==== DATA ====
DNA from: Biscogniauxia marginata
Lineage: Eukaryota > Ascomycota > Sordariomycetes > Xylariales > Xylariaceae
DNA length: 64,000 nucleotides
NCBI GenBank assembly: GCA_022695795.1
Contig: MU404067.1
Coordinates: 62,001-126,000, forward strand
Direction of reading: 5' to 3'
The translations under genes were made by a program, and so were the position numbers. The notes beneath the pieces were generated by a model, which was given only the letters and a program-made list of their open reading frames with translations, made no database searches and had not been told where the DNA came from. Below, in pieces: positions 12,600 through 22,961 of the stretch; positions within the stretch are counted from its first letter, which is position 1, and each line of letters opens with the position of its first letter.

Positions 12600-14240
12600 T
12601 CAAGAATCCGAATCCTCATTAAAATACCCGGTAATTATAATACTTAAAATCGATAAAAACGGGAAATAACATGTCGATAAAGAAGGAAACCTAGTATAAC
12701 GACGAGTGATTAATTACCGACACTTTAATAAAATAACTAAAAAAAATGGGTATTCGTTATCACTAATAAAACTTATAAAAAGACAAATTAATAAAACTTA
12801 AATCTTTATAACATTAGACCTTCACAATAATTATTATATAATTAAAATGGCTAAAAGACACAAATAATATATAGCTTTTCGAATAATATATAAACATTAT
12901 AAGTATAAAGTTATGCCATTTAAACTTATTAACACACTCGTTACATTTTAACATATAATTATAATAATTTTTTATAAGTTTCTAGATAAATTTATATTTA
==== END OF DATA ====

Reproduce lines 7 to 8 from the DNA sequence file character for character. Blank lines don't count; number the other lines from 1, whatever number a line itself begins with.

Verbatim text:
Direction of reading: 5' to 3'
The translations under genes were made by a program, and so were the position numbers. The notes beneath the pieces were generated by a model, which was given only the letters and a program-made list of their open reading frames with translations, made no database searches and had not been told where the DNA came from. Below, in pieces: positions 12,600 through 22,961 of the stretch; positions within the stretch are counted from its first letter, which is position 1, and each line of letters opens with the position of its first letter.